Bazel lets you set up various “modes” of compilation. There are several built-in (fast, optimized, debug) and you can define your own. The built in ones are:
- Fast: build your program as quickly as possible. This is generally best for development (when you want a tight compile/edit loop) and is the default, when you don’t specify anything. Your build’s output is generated in
- Optimized: code is compiled to run fast, but may take longer to build. You can get this by running
bazel build -c opt //your:targetand it’s output will be generated in
bazel-out/local-opt. This mode is the best for code that will be deployed.
- Debug: this leaves in symbols and generally optimizes code for running through a debugger. You can get this by running
bazel build -c dbg //your:targetand it’s output will be generated in
You don’t have to actually know where the build’s output is stored, bazel will update the bazel-bin/bazel-genfiles symlinks for you automatically at the end of your build, so they’ll always point to the right bazel-out subdirectory.
Because each flavor’s output is stored in a different directory, each mode effectively has an entirely separate set of build artifacts, so you can get incremental builds when switching between modes. On the downside: when you build in a new mode for the first time, it’s essentially a clean build.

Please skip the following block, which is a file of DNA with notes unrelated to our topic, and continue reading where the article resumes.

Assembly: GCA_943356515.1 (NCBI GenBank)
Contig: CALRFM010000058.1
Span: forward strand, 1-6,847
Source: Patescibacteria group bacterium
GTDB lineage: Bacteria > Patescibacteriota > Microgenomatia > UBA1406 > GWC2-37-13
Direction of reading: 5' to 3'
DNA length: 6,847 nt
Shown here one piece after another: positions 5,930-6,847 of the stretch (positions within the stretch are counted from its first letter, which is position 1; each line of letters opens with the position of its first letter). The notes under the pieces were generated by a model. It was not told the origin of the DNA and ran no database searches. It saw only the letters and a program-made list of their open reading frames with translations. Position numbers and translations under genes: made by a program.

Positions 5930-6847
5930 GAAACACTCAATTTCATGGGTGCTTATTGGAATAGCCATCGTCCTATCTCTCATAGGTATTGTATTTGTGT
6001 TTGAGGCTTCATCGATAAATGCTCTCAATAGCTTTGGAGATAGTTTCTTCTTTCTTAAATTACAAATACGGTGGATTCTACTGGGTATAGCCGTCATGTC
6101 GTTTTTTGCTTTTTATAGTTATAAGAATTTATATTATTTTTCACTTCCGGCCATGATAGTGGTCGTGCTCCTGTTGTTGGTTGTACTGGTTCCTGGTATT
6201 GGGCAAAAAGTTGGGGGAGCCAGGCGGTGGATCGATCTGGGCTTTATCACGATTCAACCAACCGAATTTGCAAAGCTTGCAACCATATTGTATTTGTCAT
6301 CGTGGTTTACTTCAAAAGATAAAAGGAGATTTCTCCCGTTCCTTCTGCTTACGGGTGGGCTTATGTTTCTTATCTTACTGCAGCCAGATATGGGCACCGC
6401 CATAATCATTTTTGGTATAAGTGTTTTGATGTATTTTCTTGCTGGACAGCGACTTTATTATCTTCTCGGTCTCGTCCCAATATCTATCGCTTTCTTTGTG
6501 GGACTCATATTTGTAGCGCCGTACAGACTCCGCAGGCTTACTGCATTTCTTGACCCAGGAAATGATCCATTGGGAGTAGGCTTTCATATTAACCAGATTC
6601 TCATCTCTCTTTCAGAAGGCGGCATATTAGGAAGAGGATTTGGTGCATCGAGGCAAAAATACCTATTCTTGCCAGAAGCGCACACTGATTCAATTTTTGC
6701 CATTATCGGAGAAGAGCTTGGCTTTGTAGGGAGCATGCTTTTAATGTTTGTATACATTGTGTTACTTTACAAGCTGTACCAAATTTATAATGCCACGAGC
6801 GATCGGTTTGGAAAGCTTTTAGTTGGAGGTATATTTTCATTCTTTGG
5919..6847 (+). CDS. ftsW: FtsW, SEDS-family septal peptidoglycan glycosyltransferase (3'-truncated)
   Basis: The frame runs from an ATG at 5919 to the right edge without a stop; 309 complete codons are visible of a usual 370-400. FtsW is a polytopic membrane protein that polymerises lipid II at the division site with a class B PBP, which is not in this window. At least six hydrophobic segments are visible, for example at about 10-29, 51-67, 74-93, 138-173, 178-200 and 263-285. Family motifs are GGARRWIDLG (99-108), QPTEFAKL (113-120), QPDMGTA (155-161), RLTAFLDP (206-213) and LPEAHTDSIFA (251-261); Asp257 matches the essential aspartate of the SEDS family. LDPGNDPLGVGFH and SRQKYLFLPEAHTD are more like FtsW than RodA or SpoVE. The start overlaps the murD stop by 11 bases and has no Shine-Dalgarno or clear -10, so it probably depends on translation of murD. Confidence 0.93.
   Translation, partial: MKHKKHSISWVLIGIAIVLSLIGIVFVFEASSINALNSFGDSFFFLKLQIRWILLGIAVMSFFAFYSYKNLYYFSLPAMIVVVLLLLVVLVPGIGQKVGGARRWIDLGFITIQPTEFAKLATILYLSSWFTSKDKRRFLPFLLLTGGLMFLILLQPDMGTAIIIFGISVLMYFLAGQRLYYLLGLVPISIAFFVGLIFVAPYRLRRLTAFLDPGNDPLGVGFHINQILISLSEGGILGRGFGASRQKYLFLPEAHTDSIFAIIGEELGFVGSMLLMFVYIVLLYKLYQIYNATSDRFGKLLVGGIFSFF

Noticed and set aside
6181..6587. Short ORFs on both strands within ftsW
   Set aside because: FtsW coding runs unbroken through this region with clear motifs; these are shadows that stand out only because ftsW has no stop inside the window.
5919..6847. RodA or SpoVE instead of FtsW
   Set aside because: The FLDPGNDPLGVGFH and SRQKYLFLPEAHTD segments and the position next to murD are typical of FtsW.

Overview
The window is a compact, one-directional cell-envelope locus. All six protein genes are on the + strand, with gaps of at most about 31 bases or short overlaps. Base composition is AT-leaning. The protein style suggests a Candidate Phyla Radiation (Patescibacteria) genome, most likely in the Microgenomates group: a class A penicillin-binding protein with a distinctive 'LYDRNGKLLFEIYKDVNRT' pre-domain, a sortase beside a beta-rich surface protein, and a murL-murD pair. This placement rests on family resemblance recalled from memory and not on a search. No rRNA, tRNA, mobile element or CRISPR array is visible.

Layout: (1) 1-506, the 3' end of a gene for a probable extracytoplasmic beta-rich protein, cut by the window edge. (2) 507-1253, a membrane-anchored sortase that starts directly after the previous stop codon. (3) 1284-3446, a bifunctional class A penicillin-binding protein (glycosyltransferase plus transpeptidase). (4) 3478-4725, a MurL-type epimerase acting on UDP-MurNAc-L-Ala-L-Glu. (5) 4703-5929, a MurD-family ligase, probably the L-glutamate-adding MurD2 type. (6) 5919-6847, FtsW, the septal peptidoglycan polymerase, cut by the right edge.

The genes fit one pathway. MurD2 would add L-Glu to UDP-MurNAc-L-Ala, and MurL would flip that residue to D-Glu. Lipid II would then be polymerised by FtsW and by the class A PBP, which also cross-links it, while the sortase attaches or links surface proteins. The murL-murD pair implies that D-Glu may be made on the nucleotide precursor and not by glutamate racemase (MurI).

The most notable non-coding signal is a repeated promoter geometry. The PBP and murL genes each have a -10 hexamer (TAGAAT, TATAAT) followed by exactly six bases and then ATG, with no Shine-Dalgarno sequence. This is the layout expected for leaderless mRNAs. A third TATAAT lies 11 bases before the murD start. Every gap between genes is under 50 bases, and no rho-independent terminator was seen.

-c is short for
--compilation_mode, but everyone just says
Defining a new mode
Okay, you can’t really define your own mode without tons of work, but you can create named sets of options (which is probably what you wanted anyway unless you’re writing your own toolchain).
For example, let’s say I generally have several flags I want to run with when I’m trying to debug a failing test. I can create a “gahhh” config in my ~/.bazelrc as follows:
test:gahhh --test_output=all test:gahhh --nocache_test_results test:gahhh --verbose_failures test:gahhh -c dbg
The “test” part indicates what command this applies to (“build”, “query” or “startup” are other useful ones). The “:gahhh” names the config, and then I give the option. Now, when I get frustrated, I can run:
$ bazel test --config gahhh //my:target
and I don’t have to remember the four options that I want to use.